Right now, the average Joe looking for a distraction is bombarded everywhere he looks with ads for movies, TV shows, videogames, recorded music, live music, interactive social experiences, gambling, sporting events, magazines, and hell, even sex. What is not on that list? Books, of course. (Which isn’t to say there is no book advertising. It’s just lost in the more pervasive and more effective storm of all the other ads.)

Talk to anyone in publishing and they will tell you that it’s axiomatic and accepted wisdom that books succeed based on word of mouth. People read a great book (or a lousy one, but they don’t have good taste) and tell their friends. Who read it and tell more friends. And so on. Much of publishing’s promotional efforts revolve around putting advance copies of books into the hands of so-called “loudmouths,” a term that is not used pejoratively at all, but rather connotes tastemakers who are not shy about pushing books they love on their friends. This is an effort to start the word of mouth boulder rolling down the hill, and it’s all well and good. But word of mouth — while enormously effective — is unpredictable and should not be relied upon. Word of mouth can do a lot of good, but word of mouth combined with a smart, effective ad campaign can do even more.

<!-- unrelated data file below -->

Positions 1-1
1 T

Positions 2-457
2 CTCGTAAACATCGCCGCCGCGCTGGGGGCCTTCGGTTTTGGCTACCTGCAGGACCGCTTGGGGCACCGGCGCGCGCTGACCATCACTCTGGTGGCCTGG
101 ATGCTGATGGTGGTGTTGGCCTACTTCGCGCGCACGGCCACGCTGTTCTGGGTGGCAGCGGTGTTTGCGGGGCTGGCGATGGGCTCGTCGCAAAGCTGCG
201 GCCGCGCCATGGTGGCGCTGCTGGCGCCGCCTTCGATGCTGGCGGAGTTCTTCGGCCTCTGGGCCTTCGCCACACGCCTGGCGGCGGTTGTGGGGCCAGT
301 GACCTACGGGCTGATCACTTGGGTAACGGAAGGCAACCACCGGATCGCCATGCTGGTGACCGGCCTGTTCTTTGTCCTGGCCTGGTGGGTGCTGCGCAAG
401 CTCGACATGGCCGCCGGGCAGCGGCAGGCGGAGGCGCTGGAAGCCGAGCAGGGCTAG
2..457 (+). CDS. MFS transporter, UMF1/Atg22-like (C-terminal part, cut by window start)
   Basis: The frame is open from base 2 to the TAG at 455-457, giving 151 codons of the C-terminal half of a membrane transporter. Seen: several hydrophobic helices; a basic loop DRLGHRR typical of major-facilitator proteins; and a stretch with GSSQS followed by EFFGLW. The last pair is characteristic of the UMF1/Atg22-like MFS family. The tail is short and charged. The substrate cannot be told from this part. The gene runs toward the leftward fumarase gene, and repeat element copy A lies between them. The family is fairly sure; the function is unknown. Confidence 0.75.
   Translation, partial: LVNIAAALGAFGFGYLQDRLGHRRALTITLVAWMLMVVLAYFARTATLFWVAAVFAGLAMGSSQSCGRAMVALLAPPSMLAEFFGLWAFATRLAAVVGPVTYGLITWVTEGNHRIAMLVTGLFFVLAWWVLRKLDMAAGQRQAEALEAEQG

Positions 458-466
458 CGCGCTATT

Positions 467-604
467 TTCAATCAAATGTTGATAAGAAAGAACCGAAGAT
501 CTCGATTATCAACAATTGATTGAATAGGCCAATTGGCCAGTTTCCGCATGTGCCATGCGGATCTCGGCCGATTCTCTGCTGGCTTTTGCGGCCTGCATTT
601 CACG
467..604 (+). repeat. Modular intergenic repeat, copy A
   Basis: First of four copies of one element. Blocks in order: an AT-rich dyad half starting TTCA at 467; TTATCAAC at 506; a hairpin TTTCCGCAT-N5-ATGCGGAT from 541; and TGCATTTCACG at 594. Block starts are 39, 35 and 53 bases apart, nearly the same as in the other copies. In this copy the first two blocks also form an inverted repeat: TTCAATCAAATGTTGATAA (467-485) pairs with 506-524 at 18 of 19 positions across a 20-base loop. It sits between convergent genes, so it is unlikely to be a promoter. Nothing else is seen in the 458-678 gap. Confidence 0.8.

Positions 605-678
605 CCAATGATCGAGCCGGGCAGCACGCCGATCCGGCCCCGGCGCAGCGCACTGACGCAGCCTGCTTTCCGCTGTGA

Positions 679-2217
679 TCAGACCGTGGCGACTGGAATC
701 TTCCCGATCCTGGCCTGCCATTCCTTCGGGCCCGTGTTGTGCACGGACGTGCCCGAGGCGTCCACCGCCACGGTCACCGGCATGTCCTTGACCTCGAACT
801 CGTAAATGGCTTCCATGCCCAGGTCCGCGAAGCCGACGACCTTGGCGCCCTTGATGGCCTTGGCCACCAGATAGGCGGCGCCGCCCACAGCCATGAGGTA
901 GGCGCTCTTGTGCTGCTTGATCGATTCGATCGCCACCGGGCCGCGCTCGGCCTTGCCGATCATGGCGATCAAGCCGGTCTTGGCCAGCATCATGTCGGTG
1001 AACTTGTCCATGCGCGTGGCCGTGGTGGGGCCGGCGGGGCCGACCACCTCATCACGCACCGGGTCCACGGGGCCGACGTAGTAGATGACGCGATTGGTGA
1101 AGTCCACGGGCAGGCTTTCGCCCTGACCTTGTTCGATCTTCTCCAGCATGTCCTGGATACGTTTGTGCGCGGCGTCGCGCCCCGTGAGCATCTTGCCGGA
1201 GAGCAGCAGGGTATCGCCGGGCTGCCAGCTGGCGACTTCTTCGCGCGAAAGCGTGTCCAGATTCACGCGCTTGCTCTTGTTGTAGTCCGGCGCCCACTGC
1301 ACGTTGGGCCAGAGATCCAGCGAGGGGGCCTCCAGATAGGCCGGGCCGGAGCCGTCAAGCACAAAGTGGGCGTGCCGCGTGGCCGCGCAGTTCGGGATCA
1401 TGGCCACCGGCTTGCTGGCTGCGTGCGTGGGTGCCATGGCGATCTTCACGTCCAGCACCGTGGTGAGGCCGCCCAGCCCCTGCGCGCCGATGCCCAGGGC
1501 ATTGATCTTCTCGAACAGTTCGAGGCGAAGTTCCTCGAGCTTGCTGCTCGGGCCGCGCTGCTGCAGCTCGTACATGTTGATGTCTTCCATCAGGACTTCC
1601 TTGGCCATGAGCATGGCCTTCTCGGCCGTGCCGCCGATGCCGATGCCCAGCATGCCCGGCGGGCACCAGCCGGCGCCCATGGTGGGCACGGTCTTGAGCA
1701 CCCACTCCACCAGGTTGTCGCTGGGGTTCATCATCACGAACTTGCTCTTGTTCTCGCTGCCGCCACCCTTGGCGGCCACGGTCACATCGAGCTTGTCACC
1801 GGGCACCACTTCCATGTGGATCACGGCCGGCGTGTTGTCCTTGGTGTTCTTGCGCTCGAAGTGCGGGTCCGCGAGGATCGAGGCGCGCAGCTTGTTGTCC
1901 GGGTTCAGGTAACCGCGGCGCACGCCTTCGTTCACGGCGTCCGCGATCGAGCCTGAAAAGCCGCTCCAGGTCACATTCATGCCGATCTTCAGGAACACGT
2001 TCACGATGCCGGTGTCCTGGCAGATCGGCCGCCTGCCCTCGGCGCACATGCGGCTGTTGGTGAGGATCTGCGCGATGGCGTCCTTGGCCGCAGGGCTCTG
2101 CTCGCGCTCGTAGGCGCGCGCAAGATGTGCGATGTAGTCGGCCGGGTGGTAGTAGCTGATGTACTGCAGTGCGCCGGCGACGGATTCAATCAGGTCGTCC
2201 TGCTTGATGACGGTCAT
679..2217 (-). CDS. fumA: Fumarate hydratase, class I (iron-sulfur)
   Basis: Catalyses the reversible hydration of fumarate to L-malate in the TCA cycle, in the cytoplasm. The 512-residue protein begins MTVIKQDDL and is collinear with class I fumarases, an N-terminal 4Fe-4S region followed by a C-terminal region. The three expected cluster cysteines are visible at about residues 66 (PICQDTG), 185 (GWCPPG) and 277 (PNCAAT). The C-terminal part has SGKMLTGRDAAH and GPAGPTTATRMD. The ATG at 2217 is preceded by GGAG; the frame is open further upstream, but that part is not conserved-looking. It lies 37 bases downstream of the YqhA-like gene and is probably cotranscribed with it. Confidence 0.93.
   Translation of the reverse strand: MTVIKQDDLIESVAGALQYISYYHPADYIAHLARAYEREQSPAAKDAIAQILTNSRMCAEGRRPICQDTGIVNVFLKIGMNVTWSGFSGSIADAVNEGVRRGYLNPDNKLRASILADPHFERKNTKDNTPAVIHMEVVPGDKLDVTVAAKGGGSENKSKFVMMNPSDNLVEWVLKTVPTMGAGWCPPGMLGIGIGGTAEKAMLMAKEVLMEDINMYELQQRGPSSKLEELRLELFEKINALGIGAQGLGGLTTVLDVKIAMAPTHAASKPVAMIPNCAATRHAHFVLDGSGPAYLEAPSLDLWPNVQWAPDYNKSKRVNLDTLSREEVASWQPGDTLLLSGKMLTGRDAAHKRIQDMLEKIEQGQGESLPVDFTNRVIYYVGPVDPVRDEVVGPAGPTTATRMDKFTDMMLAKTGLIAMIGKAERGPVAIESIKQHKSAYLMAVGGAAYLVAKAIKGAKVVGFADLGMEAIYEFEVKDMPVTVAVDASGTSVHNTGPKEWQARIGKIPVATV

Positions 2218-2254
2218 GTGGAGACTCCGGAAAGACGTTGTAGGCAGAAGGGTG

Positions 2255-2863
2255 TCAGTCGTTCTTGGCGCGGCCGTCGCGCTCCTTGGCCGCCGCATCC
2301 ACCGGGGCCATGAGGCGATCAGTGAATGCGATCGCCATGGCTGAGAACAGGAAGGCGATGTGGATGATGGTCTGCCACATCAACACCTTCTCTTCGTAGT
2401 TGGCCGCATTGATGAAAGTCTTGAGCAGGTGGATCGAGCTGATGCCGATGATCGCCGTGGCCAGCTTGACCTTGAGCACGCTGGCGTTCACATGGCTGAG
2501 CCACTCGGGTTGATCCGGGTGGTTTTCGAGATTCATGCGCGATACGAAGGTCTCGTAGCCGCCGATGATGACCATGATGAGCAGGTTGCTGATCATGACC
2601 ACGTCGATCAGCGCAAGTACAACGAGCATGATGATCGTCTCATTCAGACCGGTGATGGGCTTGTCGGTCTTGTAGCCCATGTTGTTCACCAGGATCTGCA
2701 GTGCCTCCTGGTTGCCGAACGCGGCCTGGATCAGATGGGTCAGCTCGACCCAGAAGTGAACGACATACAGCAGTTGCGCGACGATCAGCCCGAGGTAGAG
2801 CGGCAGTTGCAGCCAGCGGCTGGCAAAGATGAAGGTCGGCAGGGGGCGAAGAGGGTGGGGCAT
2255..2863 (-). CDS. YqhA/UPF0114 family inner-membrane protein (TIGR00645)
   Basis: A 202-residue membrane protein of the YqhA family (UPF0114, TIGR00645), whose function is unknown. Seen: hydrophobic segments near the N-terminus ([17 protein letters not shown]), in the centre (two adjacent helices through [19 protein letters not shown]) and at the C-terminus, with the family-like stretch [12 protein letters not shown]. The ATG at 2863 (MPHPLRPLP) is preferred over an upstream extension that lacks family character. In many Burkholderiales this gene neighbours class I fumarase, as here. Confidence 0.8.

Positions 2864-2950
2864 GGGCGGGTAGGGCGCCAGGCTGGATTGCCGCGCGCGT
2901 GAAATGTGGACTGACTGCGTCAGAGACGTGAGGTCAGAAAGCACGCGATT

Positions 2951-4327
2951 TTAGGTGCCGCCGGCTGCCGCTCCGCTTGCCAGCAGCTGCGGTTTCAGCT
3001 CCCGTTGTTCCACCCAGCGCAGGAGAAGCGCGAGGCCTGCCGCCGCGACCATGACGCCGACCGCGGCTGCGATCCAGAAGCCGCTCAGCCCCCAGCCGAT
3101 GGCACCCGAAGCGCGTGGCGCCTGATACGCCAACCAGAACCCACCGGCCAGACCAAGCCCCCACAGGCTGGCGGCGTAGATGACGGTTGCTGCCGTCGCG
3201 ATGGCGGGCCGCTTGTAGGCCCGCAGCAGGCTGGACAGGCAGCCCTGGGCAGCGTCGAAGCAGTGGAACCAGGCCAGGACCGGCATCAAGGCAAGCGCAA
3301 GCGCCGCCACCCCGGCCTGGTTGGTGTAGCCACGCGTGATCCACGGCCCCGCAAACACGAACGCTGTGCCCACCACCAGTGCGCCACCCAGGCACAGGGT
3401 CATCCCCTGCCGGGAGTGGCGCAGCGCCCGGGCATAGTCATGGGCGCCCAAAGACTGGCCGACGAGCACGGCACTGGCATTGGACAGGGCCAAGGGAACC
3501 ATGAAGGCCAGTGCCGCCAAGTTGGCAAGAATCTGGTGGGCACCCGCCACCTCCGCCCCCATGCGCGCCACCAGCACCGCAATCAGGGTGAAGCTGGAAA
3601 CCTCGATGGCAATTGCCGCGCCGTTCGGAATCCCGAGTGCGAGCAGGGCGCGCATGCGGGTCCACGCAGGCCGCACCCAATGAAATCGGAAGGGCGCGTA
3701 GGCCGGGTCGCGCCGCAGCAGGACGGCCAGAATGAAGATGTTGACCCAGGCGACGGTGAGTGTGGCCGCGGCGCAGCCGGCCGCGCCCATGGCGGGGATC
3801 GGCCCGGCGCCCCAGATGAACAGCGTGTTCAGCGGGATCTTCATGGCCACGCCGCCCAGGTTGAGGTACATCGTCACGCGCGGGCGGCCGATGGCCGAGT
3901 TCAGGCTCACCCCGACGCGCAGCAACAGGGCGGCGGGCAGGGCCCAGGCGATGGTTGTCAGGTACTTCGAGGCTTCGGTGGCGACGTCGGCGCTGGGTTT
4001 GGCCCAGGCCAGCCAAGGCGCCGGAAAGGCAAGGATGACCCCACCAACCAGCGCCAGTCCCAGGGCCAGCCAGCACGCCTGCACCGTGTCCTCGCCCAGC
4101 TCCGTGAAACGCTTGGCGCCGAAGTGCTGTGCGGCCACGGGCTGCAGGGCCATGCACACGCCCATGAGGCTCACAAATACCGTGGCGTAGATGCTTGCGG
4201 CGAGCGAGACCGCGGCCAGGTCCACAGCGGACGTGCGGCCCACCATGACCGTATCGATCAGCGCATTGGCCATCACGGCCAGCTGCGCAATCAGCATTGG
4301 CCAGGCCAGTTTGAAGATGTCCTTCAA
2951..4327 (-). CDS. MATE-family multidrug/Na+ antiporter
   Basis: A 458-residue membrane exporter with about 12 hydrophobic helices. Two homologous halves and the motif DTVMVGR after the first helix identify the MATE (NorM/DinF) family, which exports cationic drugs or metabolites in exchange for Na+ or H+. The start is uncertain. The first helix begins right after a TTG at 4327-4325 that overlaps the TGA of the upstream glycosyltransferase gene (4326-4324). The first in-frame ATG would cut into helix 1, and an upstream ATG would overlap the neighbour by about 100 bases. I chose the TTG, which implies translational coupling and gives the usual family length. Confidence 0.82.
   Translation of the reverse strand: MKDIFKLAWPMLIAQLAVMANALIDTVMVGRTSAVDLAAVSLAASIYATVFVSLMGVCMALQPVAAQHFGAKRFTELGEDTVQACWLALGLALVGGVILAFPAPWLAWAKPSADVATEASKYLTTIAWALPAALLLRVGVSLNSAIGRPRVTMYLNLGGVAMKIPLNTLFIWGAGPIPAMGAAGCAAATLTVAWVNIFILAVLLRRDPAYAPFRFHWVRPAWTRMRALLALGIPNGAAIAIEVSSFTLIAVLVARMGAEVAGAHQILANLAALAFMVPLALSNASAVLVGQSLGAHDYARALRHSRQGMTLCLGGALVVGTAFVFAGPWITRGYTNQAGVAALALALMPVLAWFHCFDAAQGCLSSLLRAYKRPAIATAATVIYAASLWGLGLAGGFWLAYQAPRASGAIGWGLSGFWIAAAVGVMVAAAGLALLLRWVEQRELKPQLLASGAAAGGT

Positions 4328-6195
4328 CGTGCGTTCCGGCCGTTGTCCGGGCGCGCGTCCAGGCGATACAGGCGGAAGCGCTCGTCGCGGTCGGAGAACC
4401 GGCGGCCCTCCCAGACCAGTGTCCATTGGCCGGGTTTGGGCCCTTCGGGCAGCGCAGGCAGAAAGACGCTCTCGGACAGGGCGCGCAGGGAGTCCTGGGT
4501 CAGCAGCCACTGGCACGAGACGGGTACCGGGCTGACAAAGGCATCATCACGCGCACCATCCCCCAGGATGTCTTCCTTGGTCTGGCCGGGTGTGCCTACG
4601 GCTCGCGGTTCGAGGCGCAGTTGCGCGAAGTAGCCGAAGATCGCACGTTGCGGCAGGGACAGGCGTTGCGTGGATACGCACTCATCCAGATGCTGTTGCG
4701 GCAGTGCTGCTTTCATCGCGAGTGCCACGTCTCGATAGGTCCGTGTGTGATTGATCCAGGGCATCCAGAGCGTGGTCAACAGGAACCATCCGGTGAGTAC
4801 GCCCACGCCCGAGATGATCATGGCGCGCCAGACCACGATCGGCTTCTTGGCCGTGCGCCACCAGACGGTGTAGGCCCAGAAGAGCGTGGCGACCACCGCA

I know we’re in an economic downturn. And I know that advertising is expensive. And I know that publishing is perpetually and legendarily on the brink of fiscal collapse. But I firmly believe the time to act is when things look bad, not when things look good. Furthermore, as I believe I’ve pointed out in the past, publishing is an industry that — even though on the ropes — still manages to pull in decent money on a regular basis.

While publishing can’t rival, say, the videogame industry in terms of profits, there’s no reason why it can’t pool its resources and make a respectable effort to put a few cracks in that wall of sound assailing our potential customers each and every moment of their lives.

While there are organizations and initiatives dedicated to promoting the very concept of reading and the benefits of literacy (and let’s pause here to applaud them), there is no industry-wide effort to grab the average Joe by his lapels and scream — as loudly as a movie trailer — “HEY! DUDE! READ THIS AWESOME F-ING BOOK!”

A part of this, I believe, is because publishing people tend by and large to be genteel sorts. They are attracted to publishing precisely because it is not all about hype and boisterous boasting and screaming at the top of your lungs and getting in people’s faces. They enjoy working in an artistic field and on artistic endeavors where the work itself truly matters.

That’s all well and good, and I truly believe that, too. But sometimes it’s necessary to make some noise.